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Swearing and Homosexuality Are Banned on Brazil’s Catholic Version of Facebook

A sanctuary from the perils of offensive free speech.

by Clinton Nguyen
Jul 7 2015, 12:00pm

Consider the internet's landscape for a second: an overwhelming deluge of cultural detritus, often more responsible for furrowed brows and morbid curiosity than genuflection. While we've got the likes of Christian Mingle and J-Date for personals, it's difficult to cultivate a religious garden out of a more platonically-oriented social network. But here we are: Facegloria, Brazil's religious counterpart to Facebook.

As Facebook has become a free speech home that intermixes the faithful with non-religious folks, the four co-founders of the company, who work for the city of Ferraz de Vasconcelos in Brazil, decided it was time to give the religious their own space. That's not insignificant considering that Brazil has the world's largest population of Catholics and the second largest population of Christians, according to a 2011 Pew study.

The site currently features a newsfeed where users can post updates and comments, follow other users, listen to what other people are listening to on Soundcloud, and upload photos. Instead of liking something, you "amen" it.

Screengrab: Facegloria

"Our network is global. We have bought the Faceglory domain in English and in all possible languages. We want to take on Facebook and Twitter here and everywhere," Acir dos Santos, mayor of Ferraz de Vasconcelos, told the BBC.

The news should come as a relief for the faithful looking for a social network that looks and functions like a website—there's a surprising lack of Catholic faith-based social networks, and whatever does exist looks like it was cut out of a MySpace-era hellscape, such as

Screengrab via

While Facegloria is still in beta and only available in Portuguese, founder Atila Barros told the AFP that the site gained 100,000 users in the first month it went up.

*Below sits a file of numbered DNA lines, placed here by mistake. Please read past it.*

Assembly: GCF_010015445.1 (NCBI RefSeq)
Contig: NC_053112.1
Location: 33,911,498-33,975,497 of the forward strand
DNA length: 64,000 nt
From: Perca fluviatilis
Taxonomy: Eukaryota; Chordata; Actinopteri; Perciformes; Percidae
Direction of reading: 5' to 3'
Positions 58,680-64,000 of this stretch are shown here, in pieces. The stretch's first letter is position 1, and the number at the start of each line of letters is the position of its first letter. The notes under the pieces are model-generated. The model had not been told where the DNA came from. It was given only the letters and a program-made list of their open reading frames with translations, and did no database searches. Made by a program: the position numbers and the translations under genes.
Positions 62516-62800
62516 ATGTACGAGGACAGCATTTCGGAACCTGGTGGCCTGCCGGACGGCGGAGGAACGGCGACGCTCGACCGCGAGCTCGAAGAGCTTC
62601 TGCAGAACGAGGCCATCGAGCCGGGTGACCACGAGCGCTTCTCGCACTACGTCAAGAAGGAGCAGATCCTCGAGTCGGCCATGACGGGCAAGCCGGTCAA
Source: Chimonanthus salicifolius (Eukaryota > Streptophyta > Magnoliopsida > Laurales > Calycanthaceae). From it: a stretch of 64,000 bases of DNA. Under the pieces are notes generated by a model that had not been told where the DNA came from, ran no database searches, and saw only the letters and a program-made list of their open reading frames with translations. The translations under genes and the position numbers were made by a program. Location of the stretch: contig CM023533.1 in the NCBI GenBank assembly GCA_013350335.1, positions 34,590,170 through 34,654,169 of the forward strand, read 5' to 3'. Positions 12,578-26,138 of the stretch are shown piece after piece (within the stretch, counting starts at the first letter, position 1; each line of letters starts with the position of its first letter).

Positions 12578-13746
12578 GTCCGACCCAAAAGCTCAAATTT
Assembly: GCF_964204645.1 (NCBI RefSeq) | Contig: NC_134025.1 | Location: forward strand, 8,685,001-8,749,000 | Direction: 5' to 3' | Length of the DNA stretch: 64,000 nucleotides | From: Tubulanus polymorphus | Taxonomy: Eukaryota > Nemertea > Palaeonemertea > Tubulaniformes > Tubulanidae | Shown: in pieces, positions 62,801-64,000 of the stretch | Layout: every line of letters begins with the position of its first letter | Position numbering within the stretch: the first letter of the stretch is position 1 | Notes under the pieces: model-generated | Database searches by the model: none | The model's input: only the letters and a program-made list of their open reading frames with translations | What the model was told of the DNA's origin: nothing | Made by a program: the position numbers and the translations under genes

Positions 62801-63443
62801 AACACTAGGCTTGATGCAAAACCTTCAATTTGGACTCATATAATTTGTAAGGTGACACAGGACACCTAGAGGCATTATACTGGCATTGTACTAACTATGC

The site bans sexually explicit content, swearing (the list runs 600 words apparently), violent and erotic content. There's also a team of 20 volunteers moderating the site, tasked with removing offensive posts. I've taken them up to the task, but apparently the site doesn't automatically filter posts with swears in them:

Then again, I'm not posting porn or anything remotely objectionable. It's entirely possible the moderation team is dealing with bigger issues as the site gains more and more press attention.

The site prohibits (or at least promises to prohibit) posting gay content. It's a decision that runs slightly against national opinion—Brazil's National Council of Justice legalized gay marriage in Brazil in 2013 and 60 percent of the population said homosexuality was acceptable, comparable to figures in the US. It's an understandable decision given that religion and propriety are central to its direction, but the internet has a bit of a reputation when it comes to impinging on free speech rights.

This might be the first major Catholic social network that looks a part of this decade, and it might be easy to market to hundreds of millions of religious Brazilians. But population doesn't quantify success, and Facegloria might have a ways to go if they want to compete with the likes of Facebook and Twitter.